These expert tips will help you understand the results of your cholesterol test

A balanced diet and an active lifestyle can help maintain healthy cholesterol levels

Cholesterol is a substance present in all cells of the body. Accumulation of cholesterol above normal levels can pose a serious health risk – heart attacks and strokes. Although heart health is not just limited to high cholesterol. Nutritionist Dr. Vishakha breaks myths surrounding the consumption of statin, a cholesterol-lowering drug, and teaches us the numbers that reflect heart health.

She wrote: “To think you need to take a statin – a cholesterol-lowering drug just because your total cholesterol is elevated is highly misleading! I have so many patients who consult me ​​from all parts of the world who think they are on a risk of heart disease based on this one number. This is incorrect.”

According to Dr. Vishakha, the numbers of your good cholesterol, triglycerides, and the triglyceride-to-HDL ratio are a much better indicator of heart health than one total cholesterol number.

1. HDL – your good cholesterol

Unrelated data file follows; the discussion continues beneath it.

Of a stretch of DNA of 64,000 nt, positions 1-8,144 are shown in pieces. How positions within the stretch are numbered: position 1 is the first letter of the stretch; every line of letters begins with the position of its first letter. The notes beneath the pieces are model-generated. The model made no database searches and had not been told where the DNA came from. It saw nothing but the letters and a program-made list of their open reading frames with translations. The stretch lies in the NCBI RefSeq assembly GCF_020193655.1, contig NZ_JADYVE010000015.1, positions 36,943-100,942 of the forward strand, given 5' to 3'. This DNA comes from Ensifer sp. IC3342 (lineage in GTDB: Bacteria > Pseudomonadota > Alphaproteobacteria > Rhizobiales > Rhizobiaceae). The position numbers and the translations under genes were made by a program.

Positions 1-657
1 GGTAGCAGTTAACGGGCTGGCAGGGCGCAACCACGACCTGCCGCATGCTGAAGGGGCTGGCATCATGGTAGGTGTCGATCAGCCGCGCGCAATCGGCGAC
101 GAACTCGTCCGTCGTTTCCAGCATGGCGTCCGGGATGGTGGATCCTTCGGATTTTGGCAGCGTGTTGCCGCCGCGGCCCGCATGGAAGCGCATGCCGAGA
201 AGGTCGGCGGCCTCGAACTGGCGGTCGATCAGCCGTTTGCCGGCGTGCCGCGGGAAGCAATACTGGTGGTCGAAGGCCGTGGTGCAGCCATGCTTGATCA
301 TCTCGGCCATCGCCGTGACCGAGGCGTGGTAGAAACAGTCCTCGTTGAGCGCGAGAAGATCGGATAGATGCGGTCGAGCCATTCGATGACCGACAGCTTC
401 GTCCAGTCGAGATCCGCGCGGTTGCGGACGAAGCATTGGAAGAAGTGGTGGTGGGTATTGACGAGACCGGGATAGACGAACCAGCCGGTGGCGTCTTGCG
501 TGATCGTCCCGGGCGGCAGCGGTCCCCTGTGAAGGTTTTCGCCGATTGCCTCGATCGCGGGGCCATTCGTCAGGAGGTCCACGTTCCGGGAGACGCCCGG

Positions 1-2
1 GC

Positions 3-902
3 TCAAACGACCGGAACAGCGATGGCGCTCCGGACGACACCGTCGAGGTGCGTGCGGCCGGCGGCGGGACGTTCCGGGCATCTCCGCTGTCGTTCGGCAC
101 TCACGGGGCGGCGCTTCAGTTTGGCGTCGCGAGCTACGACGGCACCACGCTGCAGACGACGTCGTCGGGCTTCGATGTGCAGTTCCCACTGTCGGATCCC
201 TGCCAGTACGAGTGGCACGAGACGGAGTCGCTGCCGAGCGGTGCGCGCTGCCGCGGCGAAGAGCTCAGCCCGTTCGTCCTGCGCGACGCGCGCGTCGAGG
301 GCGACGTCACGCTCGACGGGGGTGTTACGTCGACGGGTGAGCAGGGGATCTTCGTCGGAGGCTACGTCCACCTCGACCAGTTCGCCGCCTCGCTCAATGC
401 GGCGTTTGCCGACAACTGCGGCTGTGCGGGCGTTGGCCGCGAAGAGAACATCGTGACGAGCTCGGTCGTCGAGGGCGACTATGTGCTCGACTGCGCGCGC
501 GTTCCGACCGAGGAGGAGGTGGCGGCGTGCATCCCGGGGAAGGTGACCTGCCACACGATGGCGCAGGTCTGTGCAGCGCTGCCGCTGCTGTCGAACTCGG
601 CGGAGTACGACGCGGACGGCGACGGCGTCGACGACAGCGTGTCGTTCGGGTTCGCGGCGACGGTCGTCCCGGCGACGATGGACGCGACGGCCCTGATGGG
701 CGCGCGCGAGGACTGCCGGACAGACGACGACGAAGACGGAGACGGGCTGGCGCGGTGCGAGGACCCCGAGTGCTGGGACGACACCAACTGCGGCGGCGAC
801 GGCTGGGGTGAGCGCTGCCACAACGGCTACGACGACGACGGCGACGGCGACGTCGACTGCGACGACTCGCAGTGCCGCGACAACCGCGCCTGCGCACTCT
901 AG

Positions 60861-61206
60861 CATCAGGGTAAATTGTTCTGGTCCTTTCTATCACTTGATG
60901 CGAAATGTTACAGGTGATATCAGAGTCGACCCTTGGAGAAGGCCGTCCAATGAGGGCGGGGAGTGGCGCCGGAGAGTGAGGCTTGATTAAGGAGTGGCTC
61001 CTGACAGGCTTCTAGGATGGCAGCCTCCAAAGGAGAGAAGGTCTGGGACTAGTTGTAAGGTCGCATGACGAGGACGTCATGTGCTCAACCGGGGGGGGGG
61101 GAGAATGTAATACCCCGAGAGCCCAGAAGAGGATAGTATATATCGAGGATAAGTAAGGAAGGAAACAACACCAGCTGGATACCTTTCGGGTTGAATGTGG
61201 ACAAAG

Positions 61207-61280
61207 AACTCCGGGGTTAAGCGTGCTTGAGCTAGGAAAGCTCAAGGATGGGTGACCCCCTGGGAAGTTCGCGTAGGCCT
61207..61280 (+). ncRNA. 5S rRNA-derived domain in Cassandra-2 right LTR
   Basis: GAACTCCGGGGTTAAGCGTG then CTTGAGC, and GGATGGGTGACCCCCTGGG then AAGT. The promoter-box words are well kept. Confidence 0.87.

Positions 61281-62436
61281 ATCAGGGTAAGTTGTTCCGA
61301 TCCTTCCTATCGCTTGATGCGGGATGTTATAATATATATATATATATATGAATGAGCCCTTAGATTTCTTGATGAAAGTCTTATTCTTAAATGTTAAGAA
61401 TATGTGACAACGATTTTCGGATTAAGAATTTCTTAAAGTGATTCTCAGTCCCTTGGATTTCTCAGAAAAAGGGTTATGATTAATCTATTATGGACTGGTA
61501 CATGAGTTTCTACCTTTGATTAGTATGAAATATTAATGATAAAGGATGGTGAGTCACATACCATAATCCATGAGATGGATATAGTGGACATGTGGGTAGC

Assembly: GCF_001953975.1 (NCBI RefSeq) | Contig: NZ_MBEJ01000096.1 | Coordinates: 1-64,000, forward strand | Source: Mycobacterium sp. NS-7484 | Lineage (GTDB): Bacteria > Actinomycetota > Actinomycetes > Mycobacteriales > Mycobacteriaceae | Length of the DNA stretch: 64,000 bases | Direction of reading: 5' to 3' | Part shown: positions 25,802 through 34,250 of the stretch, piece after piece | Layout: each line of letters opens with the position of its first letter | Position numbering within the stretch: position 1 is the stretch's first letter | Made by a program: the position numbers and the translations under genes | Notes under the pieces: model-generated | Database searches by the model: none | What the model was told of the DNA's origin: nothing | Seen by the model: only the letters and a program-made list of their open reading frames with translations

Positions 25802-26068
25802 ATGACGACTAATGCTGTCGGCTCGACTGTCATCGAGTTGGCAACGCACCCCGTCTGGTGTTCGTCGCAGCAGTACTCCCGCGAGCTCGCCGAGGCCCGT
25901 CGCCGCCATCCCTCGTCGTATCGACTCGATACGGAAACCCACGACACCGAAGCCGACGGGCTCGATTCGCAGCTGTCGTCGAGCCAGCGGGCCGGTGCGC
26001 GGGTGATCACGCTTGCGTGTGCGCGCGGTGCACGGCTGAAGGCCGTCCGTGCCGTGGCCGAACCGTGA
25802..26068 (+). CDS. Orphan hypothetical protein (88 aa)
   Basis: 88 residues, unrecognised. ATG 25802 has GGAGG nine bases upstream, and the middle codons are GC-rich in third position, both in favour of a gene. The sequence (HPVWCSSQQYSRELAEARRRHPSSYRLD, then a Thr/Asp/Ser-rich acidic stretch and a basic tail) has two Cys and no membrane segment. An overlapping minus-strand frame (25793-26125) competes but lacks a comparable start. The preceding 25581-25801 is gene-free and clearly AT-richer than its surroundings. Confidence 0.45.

The nutritionist indicates that more than 40 mg/dl in men and 50 md/dl in women is important to provide good heart protection. If this number is low, you should focus on managing and maintaining this number. Include regular exercise in your routine, consume omega-rich foods and ask your doctor for relevant supplements.

2. Triglycerides

This is probably the most important number that reflects your heart health. “Tg levels below 100 mg/dl are great for heart health,” said Dr. Vishakha.

3. Triglycerides/HDL Ratio

You want this ratio to be in the range of 1-2. If your total cholesterol is high, but this ratio is fine, you don’t have much to worry about.

Doctor Vishakha emphasizes that if you have a family history of heart disease, you should definitely be more vigilant. Not by taking a statin, but by doing more specific tests and making all necessary lifestyle and diet changes. According to the nutritionist, a few months of lifestyle changes should greatly help reduce these numbers, even eliminating the need for statins.

Disclaimer: This content, including advice, provides generic information only. It is in no way a substitute for qualified medical advice. Always consult a specialist or your own doctor for more information. NDTV claims no responsibility for this information.

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These expert tips will help you understand the results of your cholesterol test

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